The key to a password manager is this: If you don't have to remember all the dozens of passwords yourself, then you can use really, really tough ones for each site you visit and it'll remember them all for you. The whole program is controlled by a master code, which they encourage you to make sentence-length and essentially uncrackable. Basically, you make a deal with yourself: remember one really, really long tough password in exchange for the software remembering the rest.

Now, I'm not going to make the picture rosier than it is. 1Password is not the easiest software to use. You have to install the desktop program, then the browser extension, and (most likely) an app on your phone. Then, for every site you visit, you need to have it store that credential. Even more annoyingly, if you currently have weak passwords, you need to change those to something very difficult to guess, then store that login in the software.

Doing this over and over is quick, but a hassle. For my 15 key sites, it took 22 minutes of concerted effort to complete. For other semi-important sites, I'm just dealing with them as I go. I add a couple a day, at most. So, slowly, my security hygiene is improving.

But you know how in some diets, there are cheat days? I have cheat passwords. For sites that truly don't matter, where a login is merely a formality, I have used and will continue to use the exact same easy-to-remember password. If someone hacks these accounts, nothing really bad can happen.

I'd like to say that if you take all these steps, you'll be forever safe from malicious forces. But that's not true. In an effort to make customer service easier, many companies allow those security questions like, "Where did you go to high school?" to stand in for your password itself. With our ever-more Google-able identities and underground malicious services that traffic in social security numbers and other personal information, bad actors will continue to use this loophole to compromise accounts.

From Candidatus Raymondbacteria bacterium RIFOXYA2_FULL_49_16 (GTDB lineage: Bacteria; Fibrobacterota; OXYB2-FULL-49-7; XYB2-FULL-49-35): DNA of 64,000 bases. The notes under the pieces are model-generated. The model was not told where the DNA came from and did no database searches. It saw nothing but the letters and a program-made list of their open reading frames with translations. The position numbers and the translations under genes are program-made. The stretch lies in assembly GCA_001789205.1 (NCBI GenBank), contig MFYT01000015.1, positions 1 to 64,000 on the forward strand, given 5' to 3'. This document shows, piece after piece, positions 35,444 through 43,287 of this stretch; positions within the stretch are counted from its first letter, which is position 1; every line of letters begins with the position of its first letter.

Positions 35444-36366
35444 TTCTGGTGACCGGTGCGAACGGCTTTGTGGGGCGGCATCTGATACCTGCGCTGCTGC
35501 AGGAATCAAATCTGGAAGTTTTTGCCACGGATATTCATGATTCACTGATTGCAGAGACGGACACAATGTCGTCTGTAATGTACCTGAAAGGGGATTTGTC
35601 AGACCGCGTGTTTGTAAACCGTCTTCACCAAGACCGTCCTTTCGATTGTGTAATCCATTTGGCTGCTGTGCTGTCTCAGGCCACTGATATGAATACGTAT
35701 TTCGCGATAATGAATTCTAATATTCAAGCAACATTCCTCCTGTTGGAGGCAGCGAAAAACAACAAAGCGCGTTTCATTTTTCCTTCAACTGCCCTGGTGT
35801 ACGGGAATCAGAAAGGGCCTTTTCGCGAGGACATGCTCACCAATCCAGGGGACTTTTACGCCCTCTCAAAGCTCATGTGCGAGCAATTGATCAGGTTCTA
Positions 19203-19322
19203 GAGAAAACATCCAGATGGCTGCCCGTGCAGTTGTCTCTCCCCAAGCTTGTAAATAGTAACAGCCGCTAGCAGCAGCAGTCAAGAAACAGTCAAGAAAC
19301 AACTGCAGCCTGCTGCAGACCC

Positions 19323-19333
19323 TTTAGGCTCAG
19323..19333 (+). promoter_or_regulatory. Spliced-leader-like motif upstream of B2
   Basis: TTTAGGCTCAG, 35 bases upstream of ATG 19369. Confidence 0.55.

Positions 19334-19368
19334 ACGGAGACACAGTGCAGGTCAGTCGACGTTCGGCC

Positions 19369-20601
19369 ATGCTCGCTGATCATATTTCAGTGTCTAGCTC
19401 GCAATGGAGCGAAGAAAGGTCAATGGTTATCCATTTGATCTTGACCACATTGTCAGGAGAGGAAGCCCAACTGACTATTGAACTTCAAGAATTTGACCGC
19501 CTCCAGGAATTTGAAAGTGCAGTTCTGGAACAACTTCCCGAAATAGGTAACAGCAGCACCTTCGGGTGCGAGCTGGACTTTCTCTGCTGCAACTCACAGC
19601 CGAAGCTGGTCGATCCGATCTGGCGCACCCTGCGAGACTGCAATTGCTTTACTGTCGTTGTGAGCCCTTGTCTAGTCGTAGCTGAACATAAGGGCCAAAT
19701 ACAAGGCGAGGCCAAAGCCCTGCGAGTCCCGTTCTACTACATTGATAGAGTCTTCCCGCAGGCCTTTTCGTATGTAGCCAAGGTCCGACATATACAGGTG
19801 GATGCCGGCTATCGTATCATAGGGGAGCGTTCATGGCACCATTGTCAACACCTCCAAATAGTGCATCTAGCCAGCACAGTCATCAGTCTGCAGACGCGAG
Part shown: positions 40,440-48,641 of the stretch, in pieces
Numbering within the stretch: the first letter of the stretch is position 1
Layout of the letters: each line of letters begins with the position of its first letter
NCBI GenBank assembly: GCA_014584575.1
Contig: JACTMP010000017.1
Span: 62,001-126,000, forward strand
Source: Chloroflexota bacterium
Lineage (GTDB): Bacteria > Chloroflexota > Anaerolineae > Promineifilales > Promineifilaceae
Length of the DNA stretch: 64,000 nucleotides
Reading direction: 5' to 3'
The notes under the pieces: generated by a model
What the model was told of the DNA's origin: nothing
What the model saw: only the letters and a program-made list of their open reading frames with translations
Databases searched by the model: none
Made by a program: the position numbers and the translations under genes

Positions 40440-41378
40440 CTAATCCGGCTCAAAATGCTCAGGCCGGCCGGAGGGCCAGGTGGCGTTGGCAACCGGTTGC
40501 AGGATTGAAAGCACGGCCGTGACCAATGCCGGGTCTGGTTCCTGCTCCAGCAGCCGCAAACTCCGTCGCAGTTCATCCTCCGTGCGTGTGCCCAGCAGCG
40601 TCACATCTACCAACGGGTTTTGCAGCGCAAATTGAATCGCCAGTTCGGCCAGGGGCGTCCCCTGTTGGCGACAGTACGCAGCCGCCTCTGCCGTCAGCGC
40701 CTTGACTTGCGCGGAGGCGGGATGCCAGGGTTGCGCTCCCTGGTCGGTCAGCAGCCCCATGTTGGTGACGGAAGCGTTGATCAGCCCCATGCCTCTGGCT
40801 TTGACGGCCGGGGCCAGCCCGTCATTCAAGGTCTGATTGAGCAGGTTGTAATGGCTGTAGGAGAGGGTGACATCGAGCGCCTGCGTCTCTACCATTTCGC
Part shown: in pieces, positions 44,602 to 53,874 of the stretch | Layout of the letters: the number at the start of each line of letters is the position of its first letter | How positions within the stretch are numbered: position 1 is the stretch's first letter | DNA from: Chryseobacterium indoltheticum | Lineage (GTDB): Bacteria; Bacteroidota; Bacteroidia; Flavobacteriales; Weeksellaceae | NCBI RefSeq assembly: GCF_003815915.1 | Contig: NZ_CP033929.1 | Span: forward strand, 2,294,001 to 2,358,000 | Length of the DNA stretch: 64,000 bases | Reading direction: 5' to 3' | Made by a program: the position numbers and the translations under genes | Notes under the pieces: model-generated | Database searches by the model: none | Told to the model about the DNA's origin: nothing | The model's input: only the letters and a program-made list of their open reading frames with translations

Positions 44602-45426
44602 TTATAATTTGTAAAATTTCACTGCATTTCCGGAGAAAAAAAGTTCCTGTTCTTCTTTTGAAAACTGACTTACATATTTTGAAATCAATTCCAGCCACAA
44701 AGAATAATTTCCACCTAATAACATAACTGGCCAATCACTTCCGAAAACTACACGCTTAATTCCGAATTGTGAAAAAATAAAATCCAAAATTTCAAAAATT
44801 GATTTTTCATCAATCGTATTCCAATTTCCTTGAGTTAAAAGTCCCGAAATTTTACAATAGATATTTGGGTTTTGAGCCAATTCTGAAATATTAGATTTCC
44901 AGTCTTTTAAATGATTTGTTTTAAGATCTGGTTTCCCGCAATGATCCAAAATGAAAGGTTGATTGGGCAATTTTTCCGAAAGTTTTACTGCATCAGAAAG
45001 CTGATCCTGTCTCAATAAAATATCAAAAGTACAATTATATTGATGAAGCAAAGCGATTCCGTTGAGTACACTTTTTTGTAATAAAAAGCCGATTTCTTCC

But none of this actually sends me running from the Web. All I really want is peace of mind that I did what was reasonable. My attitude online is the same one I have offline. Consider that we hand our credit cards to strangers every day. And our private mail sits in our mailboxes untended. Theoretically, we could take crazy precautions to prevent problems, but the odds are nothing horrible will happen — and people make that trade-off.

Perhaps one day, a fingerprint or iris or facial scanner will completely replace all the numbers and letters that unlock our digital lives, but until then a couple of hours will go a long way toward making your data secure from criminals. Simple precautions will fend off the dumbest of them, and nothing will stop the smartest.

Alexis Madrigal is a visiting scholar at Berkeley's Center for Science, Technology, Medicine and Society and is the Silicon Valley bureau chief for the Fusion cable and digital network.